This month we are pleased to feature PhD Candidate Rik Dawson. Rik is a gerontological physiotherapist, with over 25 years working in aged care who is passionate about exercise for older people. We asked Rik to tell us about himself and his research.
Please tell us a little bit about yourself. I am currently enrolled in the PhD program at the Institute for Musculoskeletal Health (IMH) under the supervision of Professor Cathie Sherrington and Dr Marina Pinheiro. The Institute for Musculoskeletal Health brings together over 60 research staff, research students, and professional staff from the University of Sydney with a growing group of Sydney Local Health District clinicians. Their research has influenced my practice and I really appreciate the opportunity to expand the knowledge base about digital health and exercise interventions for older people.
What is your research on? My PhD focuses on telehealth physiotherapy for older people. Telehealth physiotherapy is emerging as a method of service delivery for older people living in regional and rural Australia and during the COVID-19 pandemic. My randomised controlled trial aims to evaluate the effect and acceptability of a telehealth physiotherapy program on mobility and falls in older people receiving aged care services in the community and residential aged care setting. We have just begun zoom baseline data collection on my first cohort of participants in rural NSW.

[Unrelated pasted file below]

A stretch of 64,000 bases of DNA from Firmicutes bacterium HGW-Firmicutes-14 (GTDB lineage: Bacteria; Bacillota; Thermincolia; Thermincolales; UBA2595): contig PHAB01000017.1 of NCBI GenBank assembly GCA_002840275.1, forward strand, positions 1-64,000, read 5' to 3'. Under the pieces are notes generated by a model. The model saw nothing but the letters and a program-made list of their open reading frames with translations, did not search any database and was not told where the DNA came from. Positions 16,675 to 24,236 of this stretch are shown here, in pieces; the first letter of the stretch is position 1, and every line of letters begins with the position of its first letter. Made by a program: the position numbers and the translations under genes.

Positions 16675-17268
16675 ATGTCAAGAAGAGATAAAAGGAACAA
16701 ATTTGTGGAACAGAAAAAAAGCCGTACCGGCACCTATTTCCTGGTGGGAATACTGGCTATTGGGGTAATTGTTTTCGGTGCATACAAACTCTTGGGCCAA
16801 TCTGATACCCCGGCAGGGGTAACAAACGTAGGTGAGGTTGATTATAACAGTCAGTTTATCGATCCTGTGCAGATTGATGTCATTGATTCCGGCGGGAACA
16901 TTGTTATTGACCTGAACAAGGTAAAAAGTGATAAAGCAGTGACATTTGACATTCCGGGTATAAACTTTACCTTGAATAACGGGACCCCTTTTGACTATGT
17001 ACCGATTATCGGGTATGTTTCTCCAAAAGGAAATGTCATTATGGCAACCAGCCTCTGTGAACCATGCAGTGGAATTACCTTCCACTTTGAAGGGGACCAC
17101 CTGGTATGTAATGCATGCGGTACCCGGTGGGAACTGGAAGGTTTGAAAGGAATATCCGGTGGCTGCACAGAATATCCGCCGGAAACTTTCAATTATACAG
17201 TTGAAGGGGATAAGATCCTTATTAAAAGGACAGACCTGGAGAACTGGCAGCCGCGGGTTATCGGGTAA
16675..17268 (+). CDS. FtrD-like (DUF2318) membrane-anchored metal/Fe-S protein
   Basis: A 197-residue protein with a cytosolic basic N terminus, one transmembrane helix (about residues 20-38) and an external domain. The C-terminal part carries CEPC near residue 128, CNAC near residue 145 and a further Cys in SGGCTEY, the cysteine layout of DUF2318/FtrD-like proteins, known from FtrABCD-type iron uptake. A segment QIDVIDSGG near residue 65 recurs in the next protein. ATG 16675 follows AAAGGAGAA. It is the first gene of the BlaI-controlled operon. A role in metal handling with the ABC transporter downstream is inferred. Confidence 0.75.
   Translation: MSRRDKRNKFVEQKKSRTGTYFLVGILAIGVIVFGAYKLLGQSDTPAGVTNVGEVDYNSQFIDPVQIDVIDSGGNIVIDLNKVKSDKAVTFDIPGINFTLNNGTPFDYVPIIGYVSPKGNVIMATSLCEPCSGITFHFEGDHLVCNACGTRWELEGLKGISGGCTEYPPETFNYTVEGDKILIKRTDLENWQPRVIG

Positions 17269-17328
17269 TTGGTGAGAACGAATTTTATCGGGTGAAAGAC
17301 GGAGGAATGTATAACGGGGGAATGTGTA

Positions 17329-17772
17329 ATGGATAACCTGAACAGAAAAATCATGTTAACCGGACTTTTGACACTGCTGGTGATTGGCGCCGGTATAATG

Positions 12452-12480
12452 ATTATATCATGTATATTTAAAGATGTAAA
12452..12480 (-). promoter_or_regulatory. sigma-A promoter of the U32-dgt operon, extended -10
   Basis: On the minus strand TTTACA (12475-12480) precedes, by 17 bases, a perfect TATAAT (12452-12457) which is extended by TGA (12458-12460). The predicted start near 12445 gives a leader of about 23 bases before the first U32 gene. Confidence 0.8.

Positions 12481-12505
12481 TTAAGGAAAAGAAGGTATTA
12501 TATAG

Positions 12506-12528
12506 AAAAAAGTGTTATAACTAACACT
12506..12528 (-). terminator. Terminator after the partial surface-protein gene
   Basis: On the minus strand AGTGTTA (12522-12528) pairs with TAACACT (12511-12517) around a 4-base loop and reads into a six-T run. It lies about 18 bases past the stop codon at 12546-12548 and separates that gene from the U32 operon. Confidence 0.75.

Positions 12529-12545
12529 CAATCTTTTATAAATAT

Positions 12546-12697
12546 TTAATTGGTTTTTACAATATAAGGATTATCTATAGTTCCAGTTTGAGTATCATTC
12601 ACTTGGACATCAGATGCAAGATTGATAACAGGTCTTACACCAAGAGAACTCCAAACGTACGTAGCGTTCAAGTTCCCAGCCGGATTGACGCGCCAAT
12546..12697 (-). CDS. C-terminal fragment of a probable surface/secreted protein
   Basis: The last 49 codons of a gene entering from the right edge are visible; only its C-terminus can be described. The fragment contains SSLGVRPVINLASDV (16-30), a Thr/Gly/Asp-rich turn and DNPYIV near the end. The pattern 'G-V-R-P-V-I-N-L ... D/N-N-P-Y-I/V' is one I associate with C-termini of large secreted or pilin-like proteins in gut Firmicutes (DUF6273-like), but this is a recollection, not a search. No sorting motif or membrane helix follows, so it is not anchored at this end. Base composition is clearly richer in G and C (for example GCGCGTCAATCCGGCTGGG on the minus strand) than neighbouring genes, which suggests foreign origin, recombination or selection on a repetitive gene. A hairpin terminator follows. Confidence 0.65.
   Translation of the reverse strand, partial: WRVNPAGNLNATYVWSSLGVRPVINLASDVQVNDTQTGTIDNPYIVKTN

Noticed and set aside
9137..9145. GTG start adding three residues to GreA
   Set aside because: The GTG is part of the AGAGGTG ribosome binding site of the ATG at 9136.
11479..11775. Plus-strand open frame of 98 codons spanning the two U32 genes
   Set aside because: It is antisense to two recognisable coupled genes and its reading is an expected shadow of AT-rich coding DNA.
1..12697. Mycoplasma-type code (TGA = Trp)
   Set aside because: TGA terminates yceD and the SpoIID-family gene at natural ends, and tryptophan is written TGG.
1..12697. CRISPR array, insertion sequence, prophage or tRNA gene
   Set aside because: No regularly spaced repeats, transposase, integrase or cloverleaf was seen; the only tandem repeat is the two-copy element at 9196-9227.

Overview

What are the real-world consequences of your research? We want to understand how older people living with dementia respond to technology and explore their experiences as they follow on-line physiotherapy exercise programs. We want to explore the barriers and facilitators of this type of program delivery and find out if older people would recommend telehealth physiotherapy to other people like themselves. We have co-designed the intervention with older people who have lived experience of dementia as carers and staff from the aged care industry. We have developed some implementation goals as part of the study design to maximise roll out across Australia if the trial is proved to be effective and acceptable. All our participants will be given a mobile tablet with in-built connectivity and they will have the opportunity to follow our exercise videos on our website and apps designed by physiotherapists for older people.
What does digital health mean to you? I firmly believed that digital health was going to become a standard part of care in the near future but COVID-19 brought the near future here sooner than anticipated. Luckily the science and practice of digitally-supported physiotherapy have undergone rapid growth in recent years so the physiotherapy profession was ready to embrace digital health to improve patient outcomes. Digital health means that we gather better data, explore patient reported outcome and experience measures more easily, and importantly, increase people’s access to physiotherapy. Too often people have had to wait too long to see a physiotherapist with relevant experience to assist them achieve better health outcomes. Digital health provides physiotherapists with new ways to deliver treatments of known effectiveness and to provide innovative treatment strategies.
Many people hesitate to use digital health with older people due to preconceived ideas about this cohort’s ability to interface with technology. I am looking forward to finding out ways to best support older people to engage with digital health to receive the care when and where they want it.
Connect with Rik:
A very big thank you to Rik for taking the time to be the August DHIN student feature!